Joshua Briggs | September 5, 2023

Cost Benefit Analysis and the Energy Transition: Toward a New Strategy

In the coming years, key decisions that will greatly impact state efforts to address climate change will be made by agencies that the public often thinks very little about. Public utility commissions (PUCs) are state agencies that regulate energy markets. They set electricity prices, plan energy resource development, and oversee the utility providers within their states. For decades, these agencies have advanced an energy policy that is informed by a straightforward need to provide dependable electricity to consumers at fair rates.

Federico Holm, James Goodwin | August 24, 2023

The Hill Op-ed: Power to the People: How Biden Is Bringing Democracy Back into Our Government

When French political philosopher Alexis de Tocqueville toured the United States nearly 200 years ago, he famously marveled at the degree and diversity of the American people’s civic engagement. Through a recent, little-noticed guidance, the Biden administration is now working to further infuse this unique tradition into one of our nation’s most important governing institutions: the federal regulatory system. The White House guidance’s recommendations will be essential for empowering ordinary people to shape the policies we care about, whether it’s keeping our drinking water clean or protecting our wallets against predatory banks. Despite this, the regulatory system is not yet achieving its full democratic potential.

Faith Duggan | August 23, 2023

Youth Standing Up for Their Rights and Their Planet

How would I describe the world we live in? Well, the world we live in has molded me into an activist. I am of a generation that has been required to stand up and demand our rights, as our future is uncertain. More than perhaps any time in human history, our planet and the life it supports are struggling mightily. Because not enough has been done quickly enough on these issues, youth activists must pick up the torch and push to get things done.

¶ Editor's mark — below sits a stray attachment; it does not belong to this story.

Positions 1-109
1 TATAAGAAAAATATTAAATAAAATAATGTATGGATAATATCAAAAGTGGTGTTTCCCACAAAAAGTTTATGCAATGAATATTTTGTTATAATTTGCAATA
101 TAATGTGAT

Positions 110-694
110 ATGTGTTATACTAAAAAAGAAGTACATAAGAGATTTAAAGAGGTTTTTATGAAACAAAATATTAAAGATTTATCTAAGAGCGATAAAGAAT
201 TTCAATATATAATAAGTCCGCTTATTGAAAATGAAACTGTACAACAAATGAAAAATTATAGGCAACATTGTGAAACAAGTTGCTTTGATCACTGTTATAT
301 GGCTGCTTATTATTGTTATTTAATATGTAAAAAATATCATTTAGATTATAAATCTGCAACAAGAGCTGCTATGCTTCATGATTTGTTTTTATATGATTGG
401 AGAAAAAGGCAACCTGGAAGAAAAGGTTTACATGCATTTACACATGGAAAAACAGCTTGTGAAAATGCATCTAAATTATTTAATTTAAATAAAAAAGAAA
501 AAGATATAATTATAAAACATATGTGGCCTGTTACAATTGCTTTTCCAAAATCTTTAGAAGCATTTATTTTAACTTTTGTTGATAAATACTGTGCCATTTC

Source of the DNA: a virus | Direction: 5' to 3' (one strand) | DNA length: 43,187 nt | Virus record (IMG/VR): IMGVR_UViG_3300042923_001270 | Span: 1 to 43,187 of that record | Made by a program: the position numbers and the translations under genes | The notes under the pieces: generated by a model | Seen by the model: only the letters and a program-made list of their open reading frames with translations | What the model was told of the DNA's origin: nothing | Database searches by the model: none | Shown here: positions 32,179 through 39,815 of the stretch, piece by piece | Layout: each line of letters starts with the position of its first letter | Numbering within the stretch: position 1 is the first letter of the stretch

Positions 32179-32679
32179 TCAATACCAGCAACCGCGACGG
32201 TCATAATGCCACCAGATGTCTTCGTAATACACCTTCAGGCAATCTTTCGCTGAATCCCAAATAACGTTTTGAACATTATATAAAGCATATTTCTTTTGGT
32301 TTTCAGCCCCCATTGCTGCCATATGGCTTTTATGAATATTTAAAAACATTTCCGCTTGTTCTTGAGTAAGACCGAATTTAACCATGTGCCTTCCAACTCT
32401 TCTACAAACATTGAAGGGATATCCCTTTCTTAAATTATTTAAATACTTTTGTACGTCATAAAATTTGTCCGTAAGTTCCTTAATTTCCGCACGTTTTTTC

Federico Holm | August 7, 2023

New Analysis Finds “Participation Gap” in Shaping Public Protections, Calls for Reforms

Under the Biden administration, the U.S. regulatory system is experiencing a welcome renaissance, changing the way agencies see their role in society and the relationship between policymaking and public participation. However, the regulatory process is still providing outsized opportunities for large, sophisticated "repeat players" to shape our public protections because of the “two-tiered” nature of public participation that currently exists.

Daniel Farber | June 22, 2023

CEQ and Permitting Reform

In the recent debt ceiling law, Congress extensively revamped the National Environmental Policy Act (NEPA), the law governing environmental impact statements. An obscure White House agency, the Council on Environmental Quality (CEQ), will have the first opportunity to shape the interpretation of the new language.